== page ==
The MCU's Moon Knight Should Copy Another Marvel Series To Succeed

Marvel is producing a Moon Knight series for Disney Plus, and there’s every chance it’s going to be epic. It’s also been a long time coming. Created by Doug Moench and Don Perlin, Moon Knight’s comics debut was in Werewolf by Night #32 back in 1975. Comparisons to Batman get made, but real fans know there’s a night and day difference between the two characters. For one thing, where Batman hides in the shadows, Moon Knight is “the one you see coming.”

Moon Knight has a delightfully comic book-y origin. Marc Spector is an ex-mercenary, left for dead at an archeological dig. The Egyptian moon god Khonshu saved Spector, who now fights as the Fist of Khonshu here on Earth. He also has multiple identities — like the millionaire Steven Grant and the blue-collar taxi driver Jake Lockley, among others. Early in his history, the identities were more or less utility devices for Moon Knight. Now those identities have consumed him, giving Spector Dissociative Identity Disorder. That diagnosis, along with his absolute willingness to kill, sets Moon Knight far apart from puritanical Batman.

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Rumors of Moon Knight making it on screen have been around as long as the MCU itself. There’s always been some hesitation because of the dark tone and violent nature of his story. Disney Plus represents the greatest opportunity for the character. WandaVision and The Falcon and the Winter Soldier have been met with mass approval, and everyone is excited to see what Marvel does next on Disney Plus. Moon Knight can capitalize on this moment by taking advantage of lessons from a previous Marvel live-action series: Daredevil.

Believe it or not, in 2015 people saw Netflix’s Daredevil as a risky play for Marvel. Streaming hadn’t fully consumed television yet. The Marvel Cinematic Universe itself had spread as far as network TV, and many didn’t think a darker, more violent story like Daredevil‘s could even fit into its world. Six years later, Charlie Cox is all but certainly bringing the character to the big screen.

Daredevil got so much right that the show not only overcame doubters but launched the Marvel/Netflix partnership, which would end up creating six different series for a combined thirteen seasons of television. The first move for Daredevil was the same for any good superhero story — assembling the team. Charlie Cox was perfectly cast for Matt Murdock, but the real stroke of casting genius was finding enough star power for the show’s villain. Vincent D’Onofrio’s casting stoked excitement, and his Kingpin portrayal blew people away.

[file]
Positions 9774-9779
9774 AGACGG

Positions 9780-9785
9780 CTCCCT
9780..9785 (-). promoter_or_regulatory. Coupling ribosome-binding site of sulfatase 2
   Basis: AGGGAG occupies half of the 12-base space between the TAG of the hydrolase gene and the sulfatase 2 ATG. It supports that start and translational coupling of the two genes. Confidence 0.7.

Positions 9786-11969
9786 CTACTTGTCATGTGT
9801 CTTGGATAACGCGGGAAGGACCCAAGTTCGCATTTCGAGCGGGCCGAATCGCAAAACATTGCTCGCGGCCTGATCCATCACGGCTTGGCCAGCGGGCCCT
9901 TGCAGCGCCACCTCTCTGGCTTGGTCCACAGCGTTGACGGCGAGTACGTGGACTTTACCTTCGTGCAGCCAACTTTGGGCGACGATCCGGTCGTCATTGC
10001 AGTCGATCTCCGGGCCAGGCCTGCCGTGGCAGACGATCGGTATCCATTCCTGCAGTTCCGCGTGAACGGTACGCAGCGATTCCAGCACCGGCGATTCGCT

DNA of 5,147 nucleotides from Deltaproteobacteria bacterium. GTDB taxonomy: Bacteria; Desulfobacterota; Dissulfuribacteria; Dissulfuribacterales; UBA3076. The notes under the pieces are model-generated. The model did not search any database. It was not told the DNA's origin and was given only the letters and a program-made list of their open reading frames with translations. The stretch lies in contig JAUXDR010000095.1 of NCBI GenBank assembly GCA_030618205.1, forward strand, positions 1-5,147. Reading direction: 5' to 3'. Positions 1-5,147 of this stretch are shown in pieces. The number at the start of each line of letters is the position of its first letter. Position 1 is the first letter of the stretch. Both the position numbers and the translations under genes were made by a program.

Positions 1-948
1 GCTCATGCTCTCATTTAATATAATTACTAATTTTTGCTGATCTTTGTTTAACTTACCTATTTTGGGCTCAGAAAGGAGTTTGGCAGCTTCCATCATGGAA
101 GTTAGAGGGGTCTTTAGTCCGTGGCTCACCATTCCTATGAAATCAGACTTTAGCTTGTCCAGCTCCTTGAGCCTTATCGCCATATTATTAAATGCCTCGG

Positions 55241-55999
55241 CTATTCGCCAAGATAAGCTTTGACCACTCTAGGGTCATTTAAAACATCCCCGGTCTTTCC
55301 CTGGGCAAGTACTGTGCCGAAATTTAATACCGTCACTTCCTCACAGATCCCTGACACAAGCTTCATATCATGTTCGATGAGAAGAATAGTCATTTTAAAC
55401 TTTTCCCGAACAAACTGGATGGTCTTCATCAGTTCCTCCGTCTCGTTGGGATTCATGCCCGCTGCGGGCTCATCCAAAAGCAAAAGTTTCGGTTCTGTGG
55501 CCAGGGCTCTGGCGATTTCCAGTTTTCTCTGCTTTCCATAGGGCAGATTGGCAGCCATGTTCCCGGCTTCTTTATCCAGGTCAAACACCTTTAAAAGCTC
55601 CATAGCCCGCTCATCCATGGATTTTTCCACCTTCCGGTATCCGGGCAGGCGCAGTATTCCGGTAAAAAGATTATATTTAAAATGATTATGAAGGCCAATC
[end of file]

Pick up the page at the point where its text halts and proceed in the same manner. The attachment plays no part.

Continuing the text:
Great actors in great stories is a Marvel standard. Something entirely new to Daredevil was the action style. The MCU is somewhat infamous for messily edited action scenes where heroes fight with no stakes against faceless CGI villains. Daredevil set out to do the opposite. To tell a darker story, the show needed to feel real.

Daredevil’s now-famous “hallway scene” epitomizes its approach to creating believable action. In a three minute one-take, Daredevil brawls through nearly a dozen goons. The stakes are clear: he needs to rescue someone at the end of the hallway. The camera puts viewers right next to the action, so they practically feel every punch and kick. Daredevil feels it to. His enemies beat and bruise him, and by the end of the fight Murdock is victorious but bloody and heaving for breath.

All of Daredevil feels like that. Its realism makes viewers ache for their favorite characters because the pain feels so real. Because Daredevil thoroughly grounds its story, viewers feel like Murdock and his friends have the potential to lose, and that keeps them guessing when the story takes darker and darker turns.

Marvel hasn’t said very much about Moon Knight yet, but what they have revealed is promising. The first major casting announcement for the show was Oscar Isaac as Marc Spector. Longtime fans of the character can’t wait to see Isaac’s take on the Fist of Khonshu. More recently, the show cast Ethan Hawke to play its villain. Which character he is playing is still a mystery. Some think Hawke will be portraying Mephisto, after the character’s notable absence from WandaVision. Other fans suspect Dracula, posing the theory that Moon Knight will lead into the MCU’s Blade, the Vampire Slayer.

The show’s plot is still a tightly kept secret, but when it comes to the action, Marvel seems to be paying attention to what it learned from Daredevil. Isaac’s production company shared a behind-the-scenes clip that shows him practicing some of his fight choreography. It absolutely looks “hallway scene” caliber.

Hopefully, fans won’t have to wait much longer for more Moon Knight details. Filming is already underway, and Marvel has brought on a number of exciting indie directors to handle some of the show’s episodes. Marvel hasn’t announced a release date for the show. It will likely come to Disney Plus early in 2022. Until then, there are always the Netflix shows.

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